Everyone’s telling us to leave, but we’ve already decided that’s not an option. Vacation comes once a year, which means I can only see the ocean once a year, and I didn’t make the four-hour drive from the mountains to the coast just to turn around and go home. Besides, what will soon rage outside is just a tropical storm. It’s not like it’s violent enough to be considered a hurricane.
And there is a strange beauty in all this swirl. The thin line on the horizon that usually separates sapphire water from cobalt sky is gone. Before me instead is a gray that gives the illusion of hole a torn in the universe that threatens to swallow us all.
The boardwalk is empty save for the brave and the stupid. I wander about, unsure if I should be included in the former or the latter. The tide flexes and roars, sending water where beach should be and breakers over the guardrails. Policemen in SUVs rove as sentinels, shouting in loudspeakers over the wind and rain for everyone to seek shelter.
I linger nonetheless, awed by the power of the sea and the smallness of myself. I grip the bench in front of me and squeeze as a sudden gale threatens to send me backward, rain now falling sideways, at first kissing and then slapping my face, and I celebrate that I am alive.
Blue lights in the distance to my left and sirens to my right converge in front of my hotel. Police and rescue personnel pour out of flung-open doors, their binoculars fixed outward toward the raging water. One of them brings a bullhorn to his mouth. Says, “Return to shore immediately.”
I crane my neck around them, out towards the gray hole in the universe. A lone figure on a surfboard pops out among the whitecaps. Swallowed. Pops up once more. He sees the flashing blue lights and the man yelling at him. Reaches up with an arm and waves. Behind him comes a swell that seems stories high. He paddles after it, grips the sides of his board as the wave lifts him. He is to his feet, his arms outstretched, as if hugging the storm itself. Even in the wind and the rain, all this howl, I can hear his joy.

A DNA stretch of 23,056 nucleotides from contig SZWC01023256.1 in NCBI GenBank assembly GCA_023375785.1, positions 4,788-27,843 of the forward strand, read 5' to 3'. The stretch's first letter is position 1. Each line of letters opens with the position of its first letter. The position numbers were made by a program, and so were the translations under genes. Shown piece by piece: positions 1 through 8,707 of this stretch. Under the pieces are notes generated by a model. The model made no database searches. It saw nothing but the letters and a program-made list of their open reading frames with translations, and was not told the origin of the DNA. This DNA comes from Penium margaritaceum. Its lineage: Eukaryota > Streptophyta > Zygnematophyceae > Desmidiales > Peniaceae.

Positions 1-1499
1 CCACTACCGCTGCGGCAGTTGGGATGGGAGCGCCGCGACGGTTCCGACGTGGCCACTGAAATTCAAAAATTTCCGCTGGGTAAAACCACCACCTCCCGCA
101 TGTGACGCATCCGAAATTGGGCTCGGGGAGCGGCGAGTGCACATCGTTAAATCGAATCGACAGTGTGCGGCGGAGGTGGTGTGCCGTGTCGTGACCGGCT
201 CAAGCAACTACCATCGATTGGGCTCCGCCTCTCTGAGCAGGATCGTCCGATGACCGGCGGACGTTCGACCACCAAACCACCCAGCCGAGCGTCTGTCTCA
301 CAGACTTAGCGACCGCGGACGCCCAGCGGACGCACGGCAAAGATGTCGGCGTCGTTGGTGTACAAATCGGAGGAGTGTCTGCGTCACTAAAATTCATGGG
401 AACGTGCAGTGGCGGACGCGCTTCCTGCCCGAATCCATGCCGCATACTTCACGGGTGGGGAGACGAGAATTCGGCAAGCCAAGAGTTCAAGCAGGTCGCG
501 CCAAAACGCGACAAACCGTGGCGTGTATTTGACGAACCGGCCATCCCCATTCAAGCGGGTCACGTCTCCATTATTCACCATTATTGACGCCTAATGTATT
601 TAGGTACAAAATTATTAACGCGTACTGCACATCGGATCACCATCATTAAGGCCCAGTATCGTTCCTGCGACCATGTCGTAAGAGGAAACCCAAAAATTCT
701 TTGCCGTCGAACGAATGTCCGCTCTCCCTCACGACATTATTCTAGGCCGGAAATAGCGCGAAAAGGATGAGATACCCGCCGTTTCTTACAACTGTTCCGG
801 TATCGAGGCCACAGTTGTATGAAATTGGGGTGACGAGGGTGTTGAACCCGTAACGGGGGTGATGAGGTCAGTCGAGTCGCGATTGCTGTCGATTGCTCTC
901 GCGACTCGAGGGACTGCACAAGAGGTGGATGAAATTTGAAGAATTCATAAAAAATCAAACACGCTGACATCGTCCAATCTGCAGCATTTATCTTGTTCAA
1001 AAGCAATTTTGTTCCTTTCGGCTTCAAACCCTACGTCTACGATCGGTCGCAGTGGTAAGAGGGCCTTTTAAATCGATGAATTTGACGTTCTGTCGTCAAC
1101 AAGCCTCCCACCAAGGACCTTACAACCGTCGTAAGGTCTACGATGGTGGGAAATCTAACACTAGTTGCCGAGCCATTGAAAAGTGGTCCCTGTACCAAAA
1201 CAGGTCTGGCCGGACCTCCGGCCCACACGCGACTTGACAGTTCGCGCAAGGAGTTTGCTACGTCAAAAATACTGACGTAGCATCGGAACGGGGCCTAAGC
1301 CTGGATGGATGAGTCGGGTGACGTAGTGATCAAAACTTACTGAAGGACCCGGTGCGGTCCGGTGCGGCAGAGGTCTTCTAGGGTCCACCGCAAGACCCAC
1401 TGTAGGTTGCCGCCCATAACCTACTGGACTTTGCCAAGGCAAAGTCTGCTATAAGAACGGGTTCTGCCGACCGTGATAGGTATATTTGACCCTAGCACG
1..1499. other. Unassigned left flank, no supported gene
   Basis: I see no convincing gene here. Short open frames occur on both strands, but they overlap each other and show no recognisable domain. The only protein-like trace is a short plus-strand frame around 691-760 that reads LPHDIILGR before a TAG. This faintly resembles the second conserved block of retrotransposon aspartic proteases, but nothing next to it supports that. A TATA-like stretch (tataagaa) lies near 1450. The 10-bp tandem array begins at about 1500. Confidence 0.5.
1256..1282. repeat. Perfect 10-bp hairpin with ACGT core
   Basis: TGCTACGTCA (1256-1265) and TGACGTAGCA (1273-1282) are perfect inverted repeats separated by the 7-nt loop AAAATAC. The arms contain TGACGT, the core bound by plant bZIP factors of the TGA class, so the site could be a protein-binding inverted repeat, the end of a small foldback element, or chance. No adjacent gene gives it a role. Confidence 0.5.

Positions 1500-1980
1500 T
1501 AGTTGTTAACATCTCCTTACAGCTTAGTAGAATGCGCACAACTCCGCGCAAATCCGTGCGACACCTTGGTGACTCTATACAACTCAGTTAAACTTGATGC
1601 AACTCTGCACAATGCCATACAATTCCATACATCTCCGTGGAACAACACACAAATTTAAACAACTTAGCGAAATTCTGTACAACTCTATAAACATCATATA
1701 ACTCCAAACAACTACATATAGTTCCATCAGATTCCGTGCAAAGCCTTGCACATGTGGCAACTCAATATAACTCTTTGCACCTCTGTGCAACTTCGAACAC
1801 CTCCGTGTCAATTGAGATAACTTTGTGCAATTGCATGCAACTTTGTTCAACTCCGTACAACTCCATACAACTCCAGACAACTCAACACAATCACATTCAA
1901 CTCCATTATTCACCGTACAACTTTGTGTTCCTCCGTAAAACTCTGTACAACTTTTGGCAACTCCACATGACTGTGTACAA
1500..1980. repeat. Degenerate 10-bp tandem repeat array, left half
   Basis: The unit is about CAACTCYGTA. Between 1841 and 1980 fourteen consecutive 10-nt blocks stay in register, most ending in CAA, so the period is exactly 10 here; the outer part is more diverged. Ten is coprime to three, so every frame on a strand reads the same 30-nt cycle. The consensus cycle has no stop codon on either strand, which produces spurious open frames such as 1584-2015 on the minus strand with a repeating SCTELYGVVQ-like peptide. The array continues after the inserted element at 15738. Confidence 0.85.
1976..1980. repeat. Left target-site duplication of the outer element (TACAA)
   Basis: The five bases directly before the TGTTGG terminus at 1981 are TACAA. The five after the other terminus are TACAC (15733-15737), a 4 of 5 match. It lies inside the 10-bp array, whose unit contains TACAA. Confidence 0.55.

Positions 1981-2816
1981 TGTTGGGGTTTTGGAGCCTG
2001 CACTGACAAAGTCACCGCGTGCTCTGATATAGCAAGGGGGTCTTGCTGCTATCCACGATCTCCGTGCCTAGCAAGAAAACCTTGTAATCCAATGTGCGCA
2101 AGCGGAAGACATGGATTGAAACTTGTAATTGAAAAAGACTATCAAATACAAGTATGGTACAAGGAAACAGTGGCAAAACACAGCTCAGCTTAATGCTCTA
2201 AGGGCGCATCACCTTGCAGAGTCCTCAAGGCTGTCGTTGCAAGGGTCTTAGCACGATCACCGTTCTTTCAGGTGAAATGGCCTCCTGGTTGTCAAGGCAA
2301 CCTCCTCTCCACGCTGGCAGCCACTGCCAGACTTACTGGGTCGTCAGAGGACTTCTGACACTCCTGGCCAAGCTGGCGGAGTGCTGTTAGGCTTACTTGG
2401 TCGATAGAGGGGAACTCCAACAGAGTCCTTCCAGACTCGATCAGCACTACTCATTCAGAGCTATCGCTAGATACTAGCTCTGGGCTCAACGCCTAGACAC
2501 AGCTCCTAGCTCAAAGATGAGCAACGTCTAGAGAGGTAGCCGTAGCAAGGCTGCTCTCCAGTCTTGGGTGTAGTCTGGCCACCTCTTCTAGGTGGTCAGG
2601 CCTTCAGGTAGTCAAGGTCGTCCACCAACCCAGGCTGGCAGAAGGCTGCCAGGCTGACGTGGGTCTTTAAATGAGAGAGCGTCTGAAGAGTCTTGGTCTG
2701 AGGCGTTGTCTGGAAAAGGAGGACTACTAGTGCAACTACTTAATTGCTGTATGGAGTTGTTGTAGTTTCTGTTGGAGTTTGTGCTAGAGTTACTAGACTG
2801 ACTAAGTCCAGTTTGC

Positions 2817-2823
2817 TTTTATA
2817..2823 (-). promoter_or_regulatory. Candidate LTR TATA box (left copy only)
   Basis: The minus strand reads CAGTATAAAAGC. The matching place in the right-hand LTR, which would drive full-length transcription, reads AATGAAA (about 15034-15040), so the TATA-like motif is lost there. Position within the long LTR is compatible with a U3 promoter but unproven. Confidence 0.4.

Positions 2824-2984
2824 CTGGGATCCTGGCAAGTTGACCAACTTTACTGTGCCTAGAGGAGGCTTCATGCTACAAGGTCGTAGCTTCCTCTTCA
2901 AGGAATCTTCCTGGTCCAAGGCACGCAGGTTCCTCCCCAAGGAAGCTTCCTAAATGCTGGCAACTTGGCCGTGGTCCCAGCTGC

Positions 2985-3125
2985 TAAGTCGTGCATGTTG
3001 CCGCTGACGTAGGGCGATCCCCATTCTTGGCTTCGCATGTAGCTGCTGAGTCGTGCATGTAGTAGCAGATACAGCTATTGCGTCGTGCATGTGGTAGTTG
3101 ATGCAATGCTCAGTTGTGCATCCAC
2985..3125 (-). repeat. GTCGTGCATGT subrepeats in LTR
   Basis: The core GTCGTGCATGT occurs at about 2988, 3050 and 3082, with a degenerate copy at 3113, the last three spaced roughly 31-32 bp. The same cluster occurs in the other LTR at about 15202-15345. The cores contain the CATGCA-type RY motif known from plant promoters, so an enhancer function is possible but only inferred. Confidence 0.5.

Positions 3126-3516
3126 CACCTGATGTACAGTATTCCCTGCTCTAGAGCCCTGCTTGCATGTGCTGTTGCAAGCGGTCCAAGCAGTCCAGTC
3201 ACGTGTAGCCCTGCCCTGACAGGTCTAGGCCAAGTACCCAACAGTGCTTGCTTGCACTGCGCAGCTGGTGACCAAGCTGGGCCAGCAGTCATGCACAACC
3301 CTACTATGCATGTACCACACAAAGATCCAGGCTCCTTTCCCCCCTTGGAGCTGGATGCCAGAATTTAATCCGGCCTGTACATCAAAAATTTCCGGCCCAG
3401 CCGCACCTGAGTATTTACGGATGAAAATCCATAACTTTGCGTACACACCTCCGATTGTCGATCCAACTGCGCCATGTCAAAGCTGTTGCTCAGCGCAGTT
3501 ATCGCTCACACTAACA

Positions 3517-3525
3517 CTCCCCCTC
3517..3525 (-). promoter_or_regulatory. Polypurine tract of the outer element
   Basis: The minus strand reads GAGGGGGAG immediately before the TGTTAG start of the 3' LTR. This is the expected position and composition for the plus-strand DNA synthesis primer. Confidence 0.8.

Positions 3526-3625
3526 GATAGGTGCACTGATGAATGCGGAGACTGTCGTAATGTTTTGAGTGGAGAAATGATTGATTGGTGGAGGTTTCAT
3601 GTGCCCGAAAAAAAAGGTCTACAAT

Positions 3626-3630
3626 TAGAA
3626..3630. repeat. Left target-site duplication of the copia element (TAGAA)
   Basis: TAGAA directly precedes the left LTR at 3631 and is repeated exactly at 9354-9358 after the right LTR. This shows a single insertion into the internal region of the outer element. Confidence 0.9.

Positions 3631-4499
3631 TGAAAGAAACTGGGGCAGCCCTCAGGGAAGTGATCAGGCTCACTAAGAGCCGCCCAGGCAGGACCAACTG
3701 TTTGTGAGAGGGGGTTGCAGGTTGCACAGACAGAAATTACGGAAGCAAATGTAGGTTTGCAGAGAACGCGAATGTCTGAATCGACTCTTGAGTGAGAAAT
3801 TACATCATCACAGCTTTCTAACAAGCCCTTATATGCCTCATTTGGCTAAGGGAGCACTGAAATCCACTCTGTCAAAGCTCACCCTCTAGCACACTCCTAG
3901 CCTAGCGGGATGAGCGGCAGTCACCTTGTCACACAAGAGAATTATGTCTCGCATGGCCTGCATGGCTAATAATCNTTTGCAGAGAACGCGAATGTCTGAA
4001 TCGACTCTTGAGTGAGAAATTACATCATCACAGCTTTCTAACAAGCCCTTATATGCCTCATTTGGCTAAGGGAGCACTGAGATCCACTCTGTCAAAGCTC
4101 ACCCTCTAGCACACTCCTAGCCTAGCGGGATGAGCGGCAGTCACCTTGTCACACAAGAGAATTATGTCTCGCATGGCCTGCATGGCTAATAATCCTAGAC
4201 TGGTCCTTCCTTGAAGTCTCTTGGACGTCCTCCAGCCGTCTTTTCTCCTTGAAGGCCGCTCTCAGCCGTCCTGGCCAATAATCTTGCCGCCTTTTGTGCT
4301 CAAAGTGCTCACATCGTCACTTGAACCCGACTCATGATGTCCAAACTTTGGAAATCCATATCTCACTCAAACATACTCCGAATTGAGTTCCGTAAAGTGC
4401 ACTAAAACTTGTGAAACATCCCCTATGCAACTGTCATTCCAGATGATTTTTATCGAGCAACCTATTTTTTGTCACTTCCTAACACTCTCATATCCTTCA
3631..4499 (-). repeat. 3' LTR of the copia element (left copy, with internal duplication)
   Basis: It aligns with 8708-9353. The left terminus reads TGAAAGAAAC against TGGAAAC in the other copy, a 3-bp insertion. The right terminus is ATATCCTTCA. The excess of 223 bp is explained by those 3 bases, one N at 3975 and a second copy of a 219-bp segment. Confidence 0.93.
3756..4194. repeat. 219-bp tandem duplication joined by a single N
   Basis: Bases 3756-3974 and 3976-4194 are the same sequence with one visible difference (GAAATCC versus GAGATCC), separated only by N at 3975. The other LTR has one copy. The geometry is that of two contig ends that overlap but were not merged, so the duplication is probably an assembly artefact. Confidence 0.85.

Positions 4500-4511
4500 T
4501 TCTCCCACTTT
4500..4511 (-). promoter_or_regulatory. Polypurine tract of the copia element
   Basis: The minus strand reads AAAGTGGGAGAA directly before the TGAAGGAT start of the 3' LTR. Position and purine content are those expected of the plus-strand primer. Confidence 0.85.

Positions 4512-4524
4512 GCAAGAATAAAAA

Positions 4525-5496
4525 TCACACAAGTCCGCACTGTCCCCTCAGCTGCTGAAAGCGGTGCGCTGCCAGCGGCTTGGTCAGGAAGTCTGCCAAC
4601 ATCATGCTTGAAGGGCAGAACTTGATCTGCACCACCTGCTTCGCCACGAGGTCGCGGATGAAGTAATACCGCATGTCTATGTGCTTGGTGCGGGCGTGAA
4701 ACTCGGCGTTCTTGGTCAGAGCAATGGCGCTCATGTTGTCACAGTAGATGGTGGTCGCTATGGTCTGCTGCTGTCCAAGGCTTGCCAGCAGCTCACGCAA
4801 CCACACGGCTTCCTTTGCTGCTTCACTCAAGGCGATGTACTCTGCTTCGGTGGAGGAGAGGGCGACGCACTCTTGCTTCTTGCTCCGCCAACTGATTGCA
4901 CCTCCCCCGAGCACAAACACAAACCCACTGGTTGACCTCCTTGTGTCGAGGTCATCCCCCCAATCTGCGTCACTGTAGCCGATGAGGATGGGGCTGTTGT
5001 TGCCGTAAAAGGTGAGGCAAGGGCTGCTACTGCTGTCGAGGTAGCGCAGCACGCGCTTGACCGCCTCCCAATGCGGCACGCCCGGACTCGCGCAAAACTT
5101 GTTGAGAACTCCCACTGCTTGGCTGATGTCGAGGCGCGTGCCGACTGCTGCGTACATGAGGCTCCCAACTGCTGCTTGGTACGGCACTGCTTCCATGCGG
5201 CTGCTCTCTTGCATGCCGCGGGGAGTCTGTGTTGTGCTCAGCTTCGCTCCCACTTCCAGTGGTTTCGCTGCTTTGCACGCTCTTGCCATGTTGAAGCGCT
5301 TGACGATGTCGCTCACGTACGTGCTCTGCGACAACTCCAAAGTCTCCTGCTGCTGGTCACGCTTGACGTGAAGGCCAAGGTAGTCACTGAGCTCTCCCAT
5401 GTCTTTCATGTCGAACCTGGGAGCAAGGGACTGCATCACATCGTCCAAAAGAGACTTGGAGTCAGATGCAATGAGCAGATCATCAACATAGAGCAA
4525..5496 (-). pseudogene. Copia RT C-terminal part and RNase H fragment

The wave deposits him close to shore but too far for the police to reach him. The man with the bullhorn tries once more—“Return to shore. NOW.” The surfer pauses, stares at us, and smiles. He turns to head back into the maelstrom. One more wave, he asks the storm. Just one more.
When it is over, the police handcuff him and unceremoniously toss his board into the back of an SUV. It’s an unfortunate end to his glorious morning. But I see the smile on his face as he’s placed into custody, and it’s a smile that says it was all worth an arrest.
And as I watch them leave, I know I would say the same.
The weather outside my window this morning reminds me of that long-ago day—gray skies, sideways rain, a gale that rattles the windows. The wavy horizon I’m used to seeing of sapphire mountains and cobalt sky is now a gray tear in my world.
I stand and stare, a cup of coffee in my hand. My thoughts drift back to the man on the surfboard, out there that day in a tempest of water and wind, all to catch that one big wave and to celebrate that he was alive.
I remember what I thought as well, that his deed was a noble one. Not in the eyes of the law, perhaps, but in the laws of existence. I remember envying his courage and the will with which he embraced that one small moment.
Yet as I sip and stare I realize how much I’ve changed in the years since. If I would stand and watch that man dance amongst the waves at thirty-eight instead of nineteen, I would see him as more dunce than hero. Far from believing he was embracing his life, I would think he was spoiling in an act both dangerous and stupid.
I would watch the policemen cuff him and take him to jail, and I would say he’d gotten what he deserved.
That’s what I would think now, and it is not what I thought then.
And honestly, I do not know if that should make me mourn or rejoice.